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April 14, 1989 - Image 57

Resource type:
Text
Publication:
The Detroit Jewish News, 1989-04-14

Disclaimer: Computer generated plain text may have errors. Read more about this.

Best Wishes
for a
Happy Passover

THE GORNBEIN FAMILY
AND STAFF

Carl and Myra Gornbein
Mark Gornbein • Fay Fries

Peter Carbone's class at West Hills Middle School.

respect for their parents, he
teaches them discipline. And
I think you'll find that most
of the kids end up as, pro-
bably, better students, and
the ones that stick with it,
they probably end up as bet-
ter kids to their parents, bet-
ter family members."
One young pupil who
benefits uniquely from karate
is Kass' daughter Suzan. Four
years ago, Kass brought her
into the class for theraputic
reasons.
"She had been diagnosed as
having a learning disability,"
says Kass. "And in part, she
was having some eye-hand-
type coordination difficulties.
We thought that this would

"I don't want sport
karate," says Light.
"I don't want to
learn how to punch
somebody. I want
to learn how to
knock somebody
out if need be. And
being a woman
with small kids, I
feel like a prime
target ... I have to
protect my kids."

be a very good way of getting
her to start using her mind a
little bit more, to coordinate
the hand and the eyes. Within
a very short amount of time
. . . the people at school who
had pointed out the difficulty
to us, commented to us that
there was an improvement.
And I think it was largely due
to this."
Suzan, who once attended
special education classes,
returned to regular classes at
Burton Elementary School in
third grade. She is now in
fifth grade. To the untrained
eye she shows no signs of any
coordination problems as she
does the routines with the
rest of the class at West Hills.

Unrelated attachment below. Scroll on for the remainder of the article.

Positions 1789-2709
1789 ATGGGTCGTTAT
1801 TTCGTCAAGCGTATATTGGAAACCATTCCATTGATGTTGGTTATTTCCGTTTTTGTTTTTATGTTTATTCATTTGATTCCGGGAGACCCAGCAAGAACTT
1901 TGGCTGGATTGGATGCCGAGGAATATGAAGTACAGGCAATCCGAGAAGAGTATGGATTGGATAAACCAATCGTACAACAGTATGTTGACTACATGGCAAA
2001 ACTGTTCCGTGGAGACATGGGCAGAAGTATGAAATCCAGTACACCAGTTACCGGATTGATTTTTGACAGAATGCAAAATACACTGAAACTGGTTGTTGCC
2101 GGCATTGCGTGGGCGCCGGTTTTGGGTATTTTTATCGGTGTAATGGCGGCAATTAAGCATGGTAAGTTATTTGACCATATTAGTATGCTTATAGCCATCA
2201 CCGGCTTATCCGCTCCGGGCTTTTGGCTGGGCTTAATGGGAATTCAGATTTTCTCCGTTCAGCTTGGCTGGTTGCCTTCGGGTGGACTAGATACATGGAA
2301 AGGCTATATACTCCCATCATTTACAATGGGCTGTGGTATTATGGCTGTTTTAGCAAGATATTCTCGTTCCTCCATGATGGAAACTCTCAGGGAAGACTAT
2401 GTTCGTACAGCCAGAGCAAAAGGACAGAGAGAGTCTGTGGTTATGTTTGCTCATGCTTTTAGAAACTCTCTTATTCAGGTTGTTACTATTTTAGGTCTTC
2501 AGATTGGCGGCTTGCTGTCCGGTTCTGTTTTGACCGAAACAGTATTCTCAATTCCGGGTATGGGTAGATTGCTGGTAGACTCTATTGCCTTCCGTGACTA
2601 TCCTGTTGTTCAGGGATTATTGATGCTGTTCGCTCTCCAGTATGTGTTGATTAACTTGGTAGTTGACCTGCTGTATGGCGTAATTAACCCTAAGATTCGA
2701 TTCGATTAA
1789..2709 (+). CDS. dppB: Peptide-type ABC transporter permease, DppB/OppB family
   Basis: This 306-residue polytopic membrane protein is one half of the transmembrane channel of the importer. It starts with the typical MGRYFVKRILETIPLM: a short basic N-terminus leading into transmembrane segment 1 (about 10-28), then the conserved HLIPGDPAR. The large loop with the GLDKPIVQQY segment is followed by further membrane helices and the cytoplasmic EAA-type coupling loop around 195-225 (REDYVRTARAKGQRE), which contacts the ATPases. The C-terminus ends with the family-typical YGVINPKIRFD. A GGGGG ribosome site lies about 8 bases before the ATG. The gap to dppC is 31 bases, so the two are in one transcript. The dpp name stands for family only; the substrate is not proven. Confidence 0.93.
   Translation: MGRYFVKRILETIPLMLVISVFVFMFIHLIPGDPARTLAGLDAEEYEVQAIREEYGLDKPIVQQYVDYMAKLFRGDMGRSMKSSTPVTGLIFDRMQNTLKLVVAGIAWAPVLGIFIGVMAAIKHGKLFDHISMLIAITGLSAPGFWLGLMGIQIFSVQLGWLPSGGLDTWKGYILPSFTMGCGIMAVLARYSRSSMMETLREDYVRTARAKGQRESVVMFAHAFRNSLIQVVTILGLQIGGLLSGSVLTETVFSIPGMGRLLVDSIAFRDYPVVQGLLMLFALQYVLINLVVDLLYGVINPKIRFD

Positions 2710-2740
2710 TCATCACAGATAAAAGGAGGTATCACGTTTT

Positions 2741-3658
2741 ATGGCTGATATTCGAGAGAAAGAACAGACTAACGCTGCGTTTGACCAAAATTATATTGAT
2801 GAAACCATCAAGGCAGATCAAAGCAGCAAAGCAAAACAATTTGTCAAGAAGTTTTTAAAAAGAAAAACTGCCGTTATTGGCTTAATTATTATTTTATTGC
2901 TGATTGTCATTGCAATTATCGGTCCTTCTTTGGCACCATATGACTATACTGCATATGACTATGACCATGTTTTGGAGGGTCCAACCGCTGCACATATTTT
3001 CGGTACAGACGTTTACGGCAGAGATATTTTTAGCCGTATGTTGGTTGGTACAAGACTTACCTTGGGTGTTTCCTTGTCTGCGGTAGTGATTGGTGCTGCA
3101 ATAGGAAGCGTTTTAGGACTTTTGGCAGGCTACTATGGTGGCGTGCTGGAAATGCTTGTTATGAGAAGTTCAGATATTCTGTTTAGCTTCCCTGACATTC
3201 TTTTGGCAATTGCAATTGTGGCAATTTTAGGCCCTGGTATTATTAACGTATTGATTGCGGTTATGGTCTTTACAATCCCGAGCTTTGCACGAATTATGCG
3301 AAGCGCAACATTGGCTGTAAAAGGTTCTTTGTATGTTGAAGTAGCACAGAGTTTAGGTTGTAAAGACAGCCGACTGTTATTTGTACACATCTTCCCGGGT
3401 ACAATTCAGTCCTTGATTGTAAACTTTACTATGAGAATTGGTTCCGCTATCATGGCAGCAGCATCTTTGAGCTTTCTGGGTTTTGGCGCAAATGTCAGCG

Karate is not only
theraputic for Suzan, it is en-
joyable. Giyen a choice by her
parents of taking dance
lessons or continuing martial
arts, she chose karate,
"because I like it."
From karate, Suzan
matured both physically and
emotionally. "Because of the
learning disability I thought
that everyone hated me.
(Karate) boosted my self-
confidence a lot. I think I'm
a little more aggressive. I like
to hit my brother now!"
The children are not the on-
ly martial arts students to
gain confidence. "In the back
of my mind," says Kass,
"there've been a number of
situations, like at work,
where a person dominating a
meeting is a rather
intimidating-type person.
And I've kind of sat back at
the meetings and I've been
rather amazed to see that I'm
the only one who's really not
intimidated."
Kass and Feinberg see in-
creased Jewish participation
in martial arts as resulting
from the availabilty of classes
in the primary Jewish
neighborhoods. Light con-
cludes that "the Jewish
population needs this . . . The
stereotype is we're not very
physical people. This is
something that's not com-
petitive; you go at your own
pace; everyone can do it. I was
the last one picked on the
baseball teams in school all
the time. I hated it. And this
I can do. I can do it at the
speed I want to do it. I don't
have to compete against the
one next to me."

Norman and Sharon Gornbein

Arline Allen • Arthur Greenwald
Frankie Fish • Lillian DeRoven

r•

GORNBEINO

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THE DETROIT JEWISH NEWS

57

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